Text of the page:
There are … Germans, like the finance minister, who say that treaty change will be essential to secure Germany’s objectives around the governance of the eurozone. We believe that treaty change will have to happen, not just because of Britain’s demands, but because of the German requirements around governance of the eurozone. That gives us our opportunity.
Philip Hammond, Conservative foreign secretary, speaking during a BBC Daily Politics debate on foreign policy.
If he is re-elected as prime minister, David Cameron has promised to carry out a renegotiation of the UK’s relationship with the EU. While he has been systematically vague about the nature of his demands, a similar ambiguity shrouds the question of how any such renegotiation would be carried out.
For many Conservative MPs, only a revision of the EU treaties will suffice. And the prime minister himself has hinted on more than one occasion that he will seek such a treaty change. The Conservative Party manifesto also pledges that: “We will negotiate a new settlement for Britain in the EU.”
Meanwhile Hammond, in the recent debate on Daily Politics, suggested that there are good reasons to believe a treaty change will happen and can be used to secure British aims.
There are, however, equally good, if not better, reasons to doubt such claims. It is true that some in Berlin would, in an ideal world, like to see the treaties revised to improve the governance of the eurozone. Yet the pressures militating against any renegotiation of the founding EU treaties appear overwhelming.
First, other member states are all too aware that the British demand stems largely from political rather than substantive concerns. They have all read the various reports issued by the recent review of the balance of competences carried out by the government, and are aware that these concluded that there are few areas where the EU treaties need reform.
Second, even if negotiations were started, it is not only the British that would have demands. Eurozone members have very different ideas as to what kinds of reform would make the single currency work more effectively – from the stricter fiscal rules favoured by some northern nations such as Germany, to the debt mutualisation in the form of eurobonds demanded by their southern partners Greece and Italy.
Even beyond the management of the single currency, many member states – and this is a fact too easily forgotten in London – have reform ideas of their own. For some of them, albeit increasingly few, these involve deepening integration rather than the repatriation of power desired by the Conservatives. This variety of different demands also militates against claims that it might be possible to undertake a “quick and dirty” reform. Why, after all, would other member states undertake such a politically difficult undertaking without expecting anything tangible for themselves in return?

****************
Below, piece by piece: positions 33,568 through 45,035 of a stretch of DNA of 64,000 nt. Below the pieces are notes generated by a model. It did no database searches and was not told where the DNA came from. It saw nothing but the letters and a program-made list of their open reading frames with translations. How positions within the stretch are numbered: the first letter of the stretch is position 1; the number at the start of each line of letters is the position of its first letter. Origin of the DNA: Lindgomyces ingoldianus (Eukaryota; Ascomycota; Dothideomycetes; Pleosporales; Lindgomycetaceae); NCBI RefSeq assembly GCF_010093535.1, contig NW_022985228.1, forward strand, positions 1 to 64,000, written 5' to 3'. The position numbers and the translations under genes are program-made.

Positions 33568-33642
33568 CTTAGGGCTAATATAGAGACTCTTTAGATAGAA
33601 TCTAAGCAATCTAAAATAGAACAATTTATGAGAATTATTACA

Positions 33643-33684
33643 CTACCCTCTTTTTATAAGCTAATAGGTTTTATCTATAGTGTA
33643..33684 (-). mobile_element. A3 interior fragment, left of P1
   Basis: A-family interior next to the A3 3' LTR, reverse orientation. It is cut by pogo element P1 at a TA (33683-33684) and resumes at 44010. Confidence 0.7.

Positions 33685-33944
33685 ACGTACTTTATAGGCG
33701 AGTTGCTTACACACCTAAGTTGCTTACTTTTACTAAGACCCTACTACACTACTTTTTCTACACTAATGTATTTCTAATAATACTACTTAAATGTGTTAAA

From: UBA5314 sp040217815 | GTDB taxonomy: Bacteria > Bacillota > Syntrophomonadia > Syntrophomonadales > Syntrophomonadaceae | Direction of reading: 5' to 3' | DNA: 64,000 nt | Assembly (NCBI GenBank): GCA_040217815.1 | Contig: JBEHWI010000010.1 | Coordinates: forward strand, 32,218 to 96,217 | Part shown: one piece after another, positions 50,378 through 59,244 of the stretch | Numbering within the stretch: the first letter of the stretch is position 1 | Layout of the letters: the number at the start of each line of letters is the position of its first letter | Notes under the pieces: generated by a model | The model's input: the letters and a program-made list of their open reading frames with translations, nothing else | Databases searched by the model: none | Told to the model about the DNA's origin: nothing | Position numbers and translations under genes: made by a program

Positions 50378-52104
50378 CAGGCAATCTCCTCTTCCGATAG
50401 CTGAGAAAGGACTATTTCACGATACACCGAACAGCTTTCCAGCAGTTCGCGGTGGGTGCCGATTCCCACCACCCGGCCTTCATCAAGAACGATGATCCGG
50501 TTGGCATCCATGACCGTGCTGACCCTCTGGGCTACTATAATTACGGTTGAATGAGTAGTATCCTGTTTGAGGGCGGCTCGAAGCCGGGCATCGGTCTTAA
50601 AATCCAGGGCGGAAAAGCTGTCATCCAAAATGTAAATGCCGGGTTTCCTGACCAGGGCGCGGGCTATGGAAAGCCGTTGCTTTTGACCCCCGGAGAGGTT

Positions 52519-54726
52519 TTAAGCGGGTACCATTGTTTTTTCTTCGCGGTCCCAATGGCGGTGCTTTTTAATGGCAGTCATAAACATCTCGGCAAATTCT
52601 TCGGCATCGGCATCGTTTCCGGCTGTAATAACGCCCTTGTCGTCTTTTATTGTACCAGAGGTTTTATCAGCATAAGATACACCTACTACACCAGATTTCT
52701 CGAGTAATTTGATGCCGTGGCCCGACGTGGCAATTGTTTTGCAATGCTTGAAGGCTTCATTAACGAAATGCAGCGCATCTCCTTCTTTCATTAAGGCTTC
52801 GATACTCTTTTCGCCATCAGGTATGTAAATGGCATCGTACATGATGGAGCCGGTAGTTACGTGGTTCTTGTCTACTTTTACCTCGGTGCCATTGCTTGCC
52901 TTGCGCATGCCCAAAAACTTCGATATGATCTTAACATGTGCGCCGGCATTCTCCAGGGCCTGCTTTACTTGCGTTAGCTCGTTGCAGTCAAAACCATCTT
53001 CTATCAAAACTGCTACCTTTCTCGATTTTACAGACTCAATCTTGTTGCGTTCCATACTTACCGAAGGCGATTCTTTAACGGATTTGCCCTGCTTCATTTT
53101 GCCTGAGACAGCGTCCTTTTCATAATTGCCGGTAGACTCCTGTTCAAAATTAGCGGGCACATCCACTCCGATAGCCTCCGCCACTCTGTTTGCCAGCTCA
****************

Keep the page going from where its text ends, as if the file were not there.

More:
European Parliament, CC BY-NC-ND
Even if a negotiation were to be successfully concluded, it is hard to see how a new treaty could be successfully ratified. Britain is not the only country affected by the rise of insurgent parties and a growing wave of eurosceptic feeling. In some of these countries, ratification of a new treaty would imply a popular referendum. Case law and precedent in Ireland provide powerful incentives to ratify treaties via referendum. Recent EU history suggests that this would be far from straightforward – both the Nice Treaty and the constitutional treaty were rejected by referenda in some member states.
So both negotiation and ratification would pose significant problems. And even in the unlikely event that both could be achieved, it is hard to see how this could be done ahead of Cameron’s self-imposed deadline of the end of 2017. If nothing else, the fact that both France and Germany have elections in that year militates against either of them wanting to try to ratify a new European treaty anywhere near their respective election campaigns.
While the current UK government might not be alone in wanting a treaty change, the practical hurdles standing in the way of this happening are of a scale that seriously undermines any faith that this might actually be attempted.
The article rightly sets out the key difficulties with any EU treaty renegotiation and the basic process that it contains of seeking broad compromises. This clearly stands at odds with Conservative policy as it has been presented. One might also add that the process of renegotiation also needs to be agreed by a majority of member states before it can even begin, so matters might fall at that early stage.
In short, it is not for the UK alone to decide to enter the process, something that might ultimately play into the hands of those who seek British withdrawal from Europe. Such difficulties further highlight the extent to which Cameron has developed European policy primarily as a function of managing his backbenches.
Anand Menon receives funding from the Economic and Social Research Council, but the article does not represent the views of the research councils.
Simon Usherwood does not work for, consult to, own shares in or receive funding from any company or organisation that would benefit from this article, and has no relevant affiliations.
Authors: The Conversation